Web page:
Do you know how much you money you need to retire? Many people don’t.
Well, this week, you’re going to find out. I know it sounds like a daunting proposition, and you may be worried that you’re going to learn you don’t have enough.
But think about it like this: Isn’t it better to learn you’re going to fall short now, when you have time to make some changes in order to improve your situation rather than down the road when you don’t?
The unfortunate reality is that the vast majority of people aren’t saving nearly enough. A recent study by Hewitt Associates projected that fewer than one in five—one in five!—workers are saving enough to meet all of their retirement needs.
There are a few factors working against us. The first is that we’re living longer, so we need more money at our fingertips than ever before. The second is that we’re living healthier. Financial advisors used to have people strive to replace 75 to 80 percent of their income in retirement—now that’s not nearly enough. The Hewitt study suggests that men need to replace 123 percent of their final salaries, and women need to reach 130 percent.
Why is it more for women? Because not only do we live an average of seven years longer than men, we’re paid less during our careers and we take leaves from the workforce to care for kids and aging parents. As a result, we don’t amass as much in our retirement plans, in general. But enough with generalities. I want you to figure out where you are specifically.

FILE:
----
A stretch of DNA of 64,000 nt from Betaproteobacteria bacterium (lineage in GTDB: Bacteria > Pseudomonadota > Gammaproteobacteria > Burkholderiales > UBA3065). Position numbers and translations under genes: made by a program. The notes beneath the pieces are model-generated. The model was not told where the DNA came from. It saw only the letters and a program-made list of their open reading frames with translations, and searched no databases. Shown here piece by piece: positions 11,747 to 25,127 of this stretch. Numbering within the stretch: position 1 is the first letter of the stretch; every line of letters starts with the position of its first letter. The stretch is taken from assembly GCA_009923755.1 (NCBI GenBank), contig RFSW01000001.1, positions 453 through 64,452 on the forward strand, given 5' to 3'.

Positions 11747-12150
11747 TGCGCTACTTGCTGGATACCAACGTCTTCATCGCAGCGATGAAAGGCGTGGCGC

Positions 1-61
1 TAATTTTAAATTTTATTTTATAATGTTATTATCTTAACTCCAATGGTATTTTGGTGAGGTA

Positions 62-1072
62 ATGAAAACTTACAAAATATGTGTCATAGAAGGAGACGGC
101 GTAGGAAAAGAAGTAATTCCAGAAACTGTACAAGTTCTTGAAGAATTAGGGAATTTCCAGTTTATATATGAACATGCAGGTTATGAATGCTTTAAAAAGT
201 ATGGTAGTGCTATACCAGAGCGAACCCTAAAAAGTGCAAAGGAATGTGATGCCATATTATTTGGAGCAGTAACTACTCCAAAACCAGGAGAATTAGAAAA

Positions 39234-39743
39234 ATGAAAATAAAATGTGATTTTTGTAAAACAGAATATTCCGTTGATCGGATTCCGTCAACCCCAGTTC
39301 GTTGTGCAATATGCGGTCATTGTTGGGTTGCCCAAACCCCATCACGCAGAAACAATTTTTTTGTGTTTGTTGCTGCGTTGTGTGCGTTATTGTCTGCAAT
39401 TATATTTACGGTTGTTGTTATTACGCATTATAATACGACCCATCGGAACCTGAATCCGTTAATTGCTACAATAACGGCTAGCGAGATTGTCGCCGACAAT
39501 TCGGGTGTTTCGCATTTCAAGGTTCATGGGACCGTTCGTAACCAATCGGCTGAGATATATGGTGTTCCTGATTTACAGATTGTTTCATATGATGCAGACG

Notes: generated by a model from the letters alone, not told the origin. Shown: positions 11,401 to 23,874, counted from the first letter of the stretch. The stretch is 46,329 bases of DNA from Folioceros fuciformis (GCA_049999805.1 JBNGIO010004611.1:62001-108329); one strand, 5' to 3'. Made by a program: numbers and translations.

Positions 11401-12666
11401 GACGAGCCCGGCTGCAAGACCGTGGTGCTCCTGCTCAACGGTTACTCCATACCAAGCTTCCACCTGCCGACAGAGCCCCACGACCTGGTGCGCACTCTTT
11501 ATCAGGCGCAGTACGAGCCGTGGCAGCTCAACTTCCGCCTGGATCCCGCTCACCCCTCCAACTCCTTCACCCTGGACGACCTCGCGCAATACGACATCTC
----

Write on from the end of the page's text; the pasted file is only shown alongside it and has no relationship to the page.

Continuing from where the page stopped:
So, first we need to get a grip on your life expectancy. Many retirement calculators—including the Wells Fargo one I’m going to send you to—default to age 85. If you have parents or grandparents who are living long into their 80s, even 90s, I’d advise you to take that up by 5 or 10 years. (It’s very easy to make the change, you just type new numbers in.) Or, you can take a few minutes to figure it out by running a life expectancy calculator, which is kind of fun and makes you realize how important it is to wear seatbelts and not smoke. This one was developed at The Wharton School of Business.
Next, go to your files (or online) and pull:
- Your most recent estimate of Social Security Benefits
- Your most recent retirement plan statements: IRA, 401(k), etc.
- Any pension plan statements
Finally, go to the Retirement Quick View tool developed by Wells Fargo. It will give you a guide to where you are today and how to get where you want to be tomorrow.